Hopefully those numbers for the SGX6xx are "per core" as well, if not then you're looking at ~5x the geometry throughput but only ~2.5x the fillrate throughput of the A5.
  • Reply 15 of 37
    210 GFLOPs??? Is this per core? The 320M present in my 2010 MBP has only 140! The next-gen iPad will have PS3 level graphics at higher resolutions.... Now gimme some AAA titles and I'd ditch my MBP in a second
  • Reply 16 of 37
    d-ranged-range Posts: 396member
    Quote:
    Originally Posted by melgross View Post


    For its use, it certainly is powerful. imaginations' GPU's have been well ahead of Nvidias' chips for handheld mobile use. We can look to the Tegra 2, which was heralded as being a very powerful SoC as it was coming out. But Apples' A5 proved to be much more powerful in testing similar devices with both SoC's. A great deal of that difference is in the graphics arena, in which Nvidia was expected to have the lead, considering their history.



    But as we can often see, being a leader in one area, which is desktop GPU's, in their case, doesn't mean that they will lead in other areas.



    Mobile graphics is completely different from desktop graphics, it's really nothing like it. Add to that that NVidia's desktop GPU architectures have always emphasized their brute force approach to getting high end performance, and you'll understand why they are really trailing not even just Imagination but also Qualcomm (Adreno). Imagination has invested over a decade of expertise in their tile-based deferred rendering approach, and now that mobile graphics performance is getting big, they are reaping the benefits. I don't think NVidia will catch up, even though they are already trying to make everyone believe they will, hyping their Kal-El chip just like they did with Tegra 2.



    Gotta love how all the apple haters have been completely mute about specs and graphics performance since the iPad 2. Months of blathering about specs, graphics performance and how Tegra 2 was going to humiliate the iPad, and now, all of a sudden, it's not important anymore.
  • Reply 17 of 37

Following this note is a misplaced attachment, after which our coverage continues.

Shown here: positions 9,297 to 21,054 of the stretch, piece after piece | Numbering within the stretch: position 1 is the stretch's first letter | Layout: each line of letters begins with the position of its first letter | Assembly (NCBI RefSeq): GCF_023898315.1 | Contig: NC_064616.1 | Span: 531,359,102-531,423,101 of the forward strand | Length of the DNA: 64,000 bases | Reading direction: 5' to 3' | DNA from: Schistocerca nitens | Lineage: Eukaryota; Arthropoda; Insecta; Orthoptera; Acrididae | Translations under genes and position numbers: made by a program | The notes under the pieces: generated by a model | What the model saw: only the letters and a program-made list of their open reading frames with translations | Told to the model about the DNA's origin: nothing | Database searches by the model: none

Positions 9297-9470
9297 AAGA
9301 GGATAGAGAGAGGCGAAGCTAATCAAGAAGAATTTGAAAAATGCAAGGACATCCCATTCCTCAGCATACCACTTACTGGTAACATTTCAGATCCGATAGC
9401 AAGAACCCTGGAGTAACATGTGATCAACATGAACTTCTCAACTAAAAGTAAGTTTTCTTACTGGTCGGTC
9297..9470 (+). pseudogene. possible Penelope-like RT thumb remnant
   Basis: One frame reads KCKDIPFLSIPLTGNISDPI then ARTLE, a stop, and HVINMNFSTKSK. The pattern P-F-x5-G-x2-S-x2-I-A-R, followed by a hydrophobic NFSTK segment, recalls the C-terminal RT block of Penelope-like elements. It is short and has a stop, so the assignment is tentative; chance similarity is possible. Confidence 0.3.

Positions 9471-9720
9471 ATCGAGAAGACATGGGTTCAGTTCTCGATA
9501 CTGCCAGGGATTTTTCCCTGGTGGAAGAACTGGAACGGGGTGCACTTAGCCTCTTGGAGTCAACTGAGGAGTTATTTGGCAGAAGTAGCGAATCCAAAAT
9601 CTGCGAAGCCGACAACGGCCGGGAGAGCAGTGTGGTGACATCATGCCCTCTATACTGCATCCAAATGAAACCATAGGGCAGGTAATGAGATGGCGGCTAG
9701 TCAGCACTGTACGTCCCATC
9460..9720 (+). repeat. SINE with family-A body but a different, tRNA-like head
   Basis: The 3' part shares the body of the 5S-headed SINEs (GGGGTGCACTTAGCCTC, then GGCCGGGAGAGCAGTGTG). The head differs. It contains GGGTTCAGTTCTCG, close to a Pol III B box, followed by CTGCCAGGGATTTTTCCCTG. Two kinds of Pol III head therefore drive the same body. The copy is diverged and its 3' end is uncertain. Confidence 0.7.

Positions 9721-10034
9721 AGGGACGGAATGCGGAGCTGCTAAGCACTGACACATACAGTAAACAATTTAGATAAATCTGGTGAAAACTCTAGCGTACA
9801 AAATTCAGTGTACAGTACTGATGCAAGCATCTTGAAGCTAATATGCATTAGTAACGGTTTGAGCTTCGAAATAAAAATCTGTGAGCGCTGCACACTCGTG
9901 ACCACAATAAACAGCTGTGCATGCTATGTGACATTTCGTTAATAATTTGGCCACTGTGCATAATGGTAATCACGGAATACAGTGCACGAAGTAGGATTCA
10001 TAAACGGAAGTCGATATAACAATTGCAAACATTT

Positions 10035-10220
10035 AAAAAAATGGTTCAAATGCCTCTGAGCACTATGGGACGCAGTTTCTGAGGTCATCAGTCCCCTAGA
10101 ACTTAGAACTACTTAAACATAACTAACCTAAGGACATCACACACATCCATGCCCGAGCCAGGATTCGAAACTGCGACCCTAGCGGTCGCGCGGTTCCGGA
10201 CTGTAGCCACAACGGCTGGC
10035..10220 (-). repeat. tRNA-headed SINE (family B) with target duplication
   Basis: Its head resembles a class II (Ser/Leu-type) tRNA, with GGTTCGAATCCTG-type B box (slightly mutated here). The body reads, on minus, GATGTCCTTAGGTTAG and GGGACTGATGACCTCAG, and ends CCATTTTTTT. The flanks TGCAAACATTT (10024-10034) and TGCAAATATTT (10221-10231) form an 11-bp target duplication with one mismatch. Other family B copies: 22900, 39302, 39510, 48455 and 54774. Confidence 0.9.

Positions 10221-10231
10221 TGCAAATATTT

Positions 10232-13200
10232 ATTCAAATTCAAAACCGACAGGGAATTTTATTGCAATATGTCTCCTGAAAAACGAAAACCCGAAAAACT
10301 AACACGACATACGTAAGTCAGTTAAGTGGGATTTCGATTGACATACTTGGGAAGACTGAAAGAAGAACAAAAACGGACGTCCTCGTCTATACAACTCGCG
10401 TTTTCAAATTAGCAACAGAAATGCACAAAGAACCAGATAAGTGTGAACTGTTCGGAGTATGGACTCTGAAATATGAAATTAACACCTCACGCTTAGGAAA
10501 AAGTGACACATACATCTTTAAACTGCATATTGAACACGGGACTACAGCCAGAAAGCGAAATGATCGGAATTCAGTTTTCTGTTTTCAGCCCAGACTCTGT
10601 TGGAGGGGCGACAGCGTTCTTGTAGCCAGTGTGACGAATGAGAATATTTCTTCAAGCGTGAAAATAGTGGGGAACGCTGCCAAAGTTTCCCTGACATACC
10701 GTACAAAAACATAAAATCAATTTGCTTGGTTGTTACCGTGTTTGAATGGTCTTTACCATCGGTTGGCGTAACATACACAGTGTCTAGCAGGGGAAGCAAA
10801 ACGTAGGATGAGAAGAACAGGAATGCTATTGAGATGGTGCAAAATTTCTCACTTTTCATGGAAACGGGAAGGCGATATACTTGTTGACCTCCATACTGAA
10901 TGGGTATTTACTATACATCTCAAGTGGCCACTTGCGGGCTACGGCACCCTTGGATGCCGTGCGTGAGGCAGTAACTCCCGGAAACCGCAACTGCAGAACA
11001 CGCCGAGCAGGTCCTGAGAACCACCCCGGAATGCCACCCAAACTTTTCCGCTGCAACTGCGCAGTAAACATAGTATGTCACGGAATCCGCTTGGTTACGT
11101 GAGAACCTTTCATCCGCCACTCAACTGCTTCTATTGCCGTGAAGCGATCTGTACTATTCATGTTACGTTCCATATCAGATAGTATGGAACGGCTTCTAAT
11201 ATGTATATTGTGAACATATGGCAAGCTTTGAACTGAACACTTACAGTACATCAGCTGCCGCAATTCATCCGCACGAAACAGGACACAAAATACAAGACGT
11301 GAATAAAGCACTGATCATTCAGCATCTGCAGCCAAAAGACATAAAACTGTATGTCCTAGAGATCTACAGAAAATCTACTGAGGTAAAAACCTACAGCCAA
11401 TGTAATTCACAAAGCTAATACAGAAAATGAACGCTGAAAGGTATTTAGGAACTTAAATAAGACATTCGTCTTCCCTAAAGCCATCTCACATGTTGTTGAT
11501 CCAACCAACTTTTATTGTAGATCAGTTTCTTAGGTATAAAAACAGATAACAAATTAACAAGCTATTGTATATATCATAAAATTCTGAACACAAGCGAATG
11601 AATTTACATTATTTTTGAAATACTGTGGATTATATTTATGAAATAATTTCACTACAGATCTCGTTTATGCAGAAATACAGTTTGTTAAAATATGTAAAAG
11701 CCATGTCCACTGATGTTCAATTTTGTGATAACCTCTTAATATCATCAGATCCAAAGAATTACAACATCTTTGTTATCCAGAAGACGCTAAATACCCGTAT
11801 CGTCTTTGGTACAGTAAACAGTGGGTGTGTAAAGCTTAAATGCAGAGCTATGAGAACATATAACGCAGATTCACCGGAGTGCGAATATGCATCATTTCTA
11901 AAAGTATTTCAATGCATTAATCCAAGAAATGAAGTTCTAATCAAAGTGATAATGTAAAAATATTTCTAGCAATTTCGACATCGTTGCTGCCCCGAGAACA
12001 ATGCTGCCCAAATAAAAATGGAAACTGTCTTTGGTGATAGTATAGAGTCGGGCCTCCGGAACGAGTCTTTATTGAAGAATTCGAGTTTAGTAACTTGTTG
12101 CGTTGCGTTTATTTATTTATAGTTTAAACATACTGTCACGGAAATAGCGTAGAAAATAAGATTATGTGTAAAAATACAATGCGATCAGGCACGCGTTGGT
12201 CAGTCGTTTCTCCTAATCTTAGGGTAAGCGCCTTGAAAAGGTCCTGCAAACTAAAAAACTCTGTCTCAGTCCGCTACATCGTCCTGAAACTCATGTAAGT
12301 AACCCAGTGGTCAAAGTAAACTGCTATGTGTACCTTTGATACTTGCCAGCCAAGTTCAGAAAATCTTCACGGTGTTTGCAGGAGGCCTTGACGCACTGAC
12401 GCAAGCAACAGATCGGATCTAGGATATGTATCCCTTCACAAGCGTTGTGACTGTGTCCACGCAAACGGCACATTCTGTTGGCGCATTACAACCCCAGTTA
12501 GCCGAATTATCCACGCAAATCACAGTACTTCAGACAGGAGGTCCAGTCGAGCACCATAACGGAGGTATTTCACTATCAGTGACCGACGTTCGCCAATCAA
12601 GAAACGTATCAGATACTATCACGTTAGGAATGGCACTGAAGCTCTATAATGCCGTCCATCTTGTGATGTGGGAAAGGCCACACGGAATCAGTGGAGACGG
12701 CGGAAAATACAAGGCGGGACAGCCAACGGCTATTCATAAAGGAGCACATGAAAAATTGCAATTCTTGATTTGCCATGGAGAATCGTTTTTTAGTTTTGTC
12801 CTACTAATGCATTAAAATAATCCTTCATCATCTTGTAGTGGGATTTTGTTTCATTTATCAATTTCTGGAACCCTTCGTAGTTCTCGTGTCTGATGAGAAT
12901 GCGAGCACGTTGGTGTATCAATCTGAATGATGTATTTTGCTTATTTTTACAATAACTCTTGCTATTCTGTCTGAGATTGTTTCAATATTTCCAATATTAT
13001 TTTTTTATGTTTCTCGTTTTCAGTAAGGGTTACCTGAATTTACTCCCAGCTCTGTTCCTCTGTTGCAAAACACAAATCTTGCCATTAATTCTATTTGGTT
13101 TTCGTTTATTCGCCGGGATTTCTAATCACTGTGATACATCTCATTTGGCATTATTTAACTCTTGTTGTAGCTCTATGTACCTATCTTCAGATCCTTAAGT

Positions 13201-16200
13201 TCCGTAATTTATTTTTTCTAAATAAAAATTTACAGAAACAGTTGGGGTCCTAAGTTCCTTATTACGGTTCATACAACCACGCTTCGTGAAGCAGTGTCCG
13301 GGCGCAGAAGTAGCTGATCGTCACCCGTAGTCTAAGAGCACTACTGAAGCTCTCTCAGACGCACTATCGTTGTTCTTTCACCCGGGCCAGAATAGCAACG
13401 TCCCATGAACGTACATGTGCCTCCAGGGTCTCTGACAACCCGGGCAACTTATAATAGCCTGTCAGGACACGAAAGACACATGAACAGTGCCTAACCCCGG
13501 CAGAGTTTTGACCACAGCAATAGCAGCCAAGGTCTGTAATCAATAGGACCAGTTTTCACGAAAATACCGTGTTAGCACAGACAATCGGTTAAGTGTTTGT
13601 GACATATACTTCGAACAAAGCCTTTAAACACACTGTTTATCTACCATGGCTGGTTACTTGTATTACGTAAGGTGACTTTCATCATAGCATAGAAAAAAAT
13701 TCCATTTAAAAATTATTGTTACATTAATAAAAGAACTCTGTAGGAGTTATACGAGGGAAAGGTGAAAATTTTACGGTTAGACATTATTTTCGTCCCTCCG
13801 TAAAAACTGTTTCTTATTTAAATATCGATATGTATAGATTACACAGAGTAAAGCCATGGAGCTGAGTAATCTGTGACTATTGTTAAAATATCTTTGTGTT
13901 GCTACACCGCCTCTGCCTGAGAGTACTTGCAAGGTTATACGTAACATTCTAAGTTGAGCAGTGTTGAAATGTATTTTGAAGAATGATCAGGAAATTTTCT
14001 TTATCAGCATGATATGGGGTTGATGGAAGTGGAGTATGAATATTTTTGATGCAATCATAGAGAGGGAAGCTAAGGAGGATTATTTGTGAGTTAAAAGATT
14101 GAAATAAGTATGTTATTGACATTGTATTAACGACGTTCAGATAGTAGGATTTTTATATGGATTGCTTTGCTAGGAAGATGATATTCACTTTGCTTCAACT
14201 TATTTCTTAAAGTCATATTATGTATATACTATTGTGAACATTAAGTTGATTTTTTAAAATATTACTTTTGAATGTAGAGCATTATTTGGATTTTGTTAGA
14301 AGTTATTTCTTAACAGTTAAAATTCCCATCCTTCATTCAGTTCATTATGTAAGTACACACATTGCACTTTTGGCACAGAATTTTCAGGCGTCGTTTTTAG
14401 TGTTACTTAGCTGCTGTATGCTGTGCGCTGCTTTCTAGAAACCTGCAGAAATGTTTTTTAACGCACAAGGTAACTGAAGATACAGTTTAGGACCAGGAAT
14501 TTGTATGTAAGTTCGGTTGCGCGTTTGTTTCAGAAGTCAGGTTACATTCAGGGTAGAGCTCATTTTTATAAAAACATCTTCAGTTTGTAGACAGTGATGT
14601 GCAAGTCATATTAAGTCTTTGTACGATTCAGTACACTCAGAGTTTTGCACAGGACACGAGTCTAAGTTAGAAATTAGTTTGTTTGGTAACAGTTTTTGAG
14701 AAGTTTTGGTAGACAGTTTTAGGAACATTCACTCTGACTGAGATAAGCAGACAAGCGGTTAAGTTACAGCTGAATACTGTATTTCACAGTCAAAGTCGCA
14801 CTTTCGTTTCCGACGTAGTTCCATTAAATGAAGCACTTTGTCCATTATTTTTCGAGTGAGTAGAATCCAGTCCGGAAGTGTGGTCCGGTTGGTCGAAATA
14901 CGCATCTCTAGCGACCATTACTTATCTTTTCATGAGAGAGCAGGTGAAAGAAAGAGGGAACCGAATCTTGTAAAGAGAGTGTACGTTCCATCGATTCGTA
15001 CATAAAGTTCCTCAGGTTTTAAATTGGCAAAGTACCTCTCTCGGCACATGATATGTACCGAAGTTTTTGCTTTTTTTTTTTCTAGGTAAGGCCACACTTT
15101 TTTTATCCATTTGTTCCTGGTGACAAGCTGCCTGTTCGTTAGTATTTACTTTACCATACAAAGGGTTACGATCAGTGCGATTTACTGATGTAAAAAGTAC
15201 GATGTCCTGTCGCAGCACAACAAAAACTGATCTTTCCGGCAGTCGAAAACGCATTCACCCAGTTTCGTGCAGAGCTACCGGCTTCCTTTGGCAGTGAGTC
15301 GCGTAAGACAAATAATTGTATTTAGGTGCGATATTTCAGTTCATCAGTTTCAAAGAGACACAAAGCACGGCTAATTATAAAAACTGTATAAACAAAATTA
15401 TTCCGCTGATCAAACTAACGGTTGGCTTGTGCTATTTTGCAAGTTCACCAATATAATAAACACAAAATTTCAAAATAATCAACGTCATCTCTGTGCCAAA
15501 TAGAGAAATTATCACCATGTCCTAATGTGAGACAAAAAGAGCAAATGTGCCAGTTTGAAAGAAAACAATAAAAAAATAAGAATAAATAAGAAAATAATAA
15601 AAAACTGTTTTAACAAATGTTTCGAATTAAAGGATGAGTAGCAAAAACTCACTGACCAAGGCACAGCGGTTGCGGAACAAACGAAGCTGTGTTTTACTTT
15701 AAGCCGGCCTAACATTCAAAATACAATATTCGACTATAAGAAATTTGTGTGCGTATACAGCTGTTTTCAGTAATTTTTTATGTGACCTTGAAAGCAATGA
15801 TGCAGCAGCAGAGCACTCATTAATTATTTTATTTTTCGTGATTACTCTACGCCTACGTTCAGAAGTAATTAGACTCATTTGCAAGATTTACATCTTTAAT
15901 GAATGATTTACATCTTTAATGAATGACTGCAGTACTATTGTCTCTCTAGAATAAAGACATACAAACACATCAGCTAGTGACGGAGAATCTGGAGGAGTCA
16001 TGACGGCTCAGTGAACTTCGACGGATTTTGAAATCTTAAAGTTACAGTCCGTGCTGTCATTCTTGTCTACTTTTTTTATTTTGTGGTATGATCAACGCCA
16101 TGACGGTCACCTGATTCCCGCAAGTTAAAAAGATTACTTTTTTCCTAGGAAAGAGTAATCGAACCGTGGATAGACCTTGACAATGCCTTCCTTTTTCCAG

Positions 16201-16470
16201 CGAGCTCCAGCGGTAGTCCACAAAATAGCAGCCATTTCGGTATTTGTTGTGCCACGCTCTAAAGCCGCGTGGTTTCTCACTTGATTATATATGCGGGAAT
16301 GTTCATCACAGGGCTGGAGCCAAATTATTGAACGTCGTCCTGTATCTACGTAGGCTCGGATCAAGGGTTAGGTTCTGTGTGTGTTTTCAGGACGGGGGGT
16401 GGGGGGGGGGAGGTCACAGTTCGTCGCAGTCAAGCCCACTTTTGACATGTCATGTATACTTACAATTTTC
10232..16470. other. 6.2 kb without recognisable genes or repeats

morkymorky Posts: 193member
    How long until Apple releases an AppleTV with an A5 and a game controller? Apple has game developers on board with iOS and turning the ATV into a console should be pretty trivial at this point. As opposed the Sony and MSFT who have heavy-duty consoles that also support TV, this would be great for the casual gamer who doesn't really want a full-blown game console.
  • Reply 18 of 37
    morkymorky Posts: 193member
    Quote:
    Originally Posted by jragosta View Post


    Why is this even supposed to be news? Or even a rumor for that matter?



    Apple regularly updates their chips. Vendors create faster designs for licensees to use.



    So why is anyone the least bit surprised that Apple is evaluating faster chips for future systems?



    Dude, it's an Apple news site. We are getting news about the graphics processor that will have enough oomf to power a 10-inch retina display. No one is surprised, but it IS news. Why don't you visit a site about Intel products that doesn't report news about new Intel processors?
  • Reply 19 of 37
    addaboxaddabox Posts: 12,664member
    Quote:
    Originally Posted by Joseph L View Post


    Considering its size, it is powerful.

    Considering its power consumption, it is powerful.



    But is it powerful, all things considered?



    I don't think there's any such thing as "powerful" in the abstract; there is only performance for a given device for a given use.



    I would say the recent explosive rise of mobile computing has been predicated on mobile hardware being "powerful enough", in that such devices can run the software people want in a satisfying manner-- that is, smoothly and with good battery life.



    It doesn't look like the software/hardware gap is going to be closing any time soon, either, so "good enough" is quickly going to become "excellent", as in "why on earth would you even want to bother with desktop class hardware, whose performance vastly exceeds the what's necessary to run the software you use 99% of the time?"
  • Reply 20 of 37
    patranuspatranus Posts: 366member
    To put it into perspective, a 300MHZ B&W G3 got ~150 MFlops and if I remember correctly the end of line dual CPU G4s were up to 15 GFlops( with the G5 being...80?)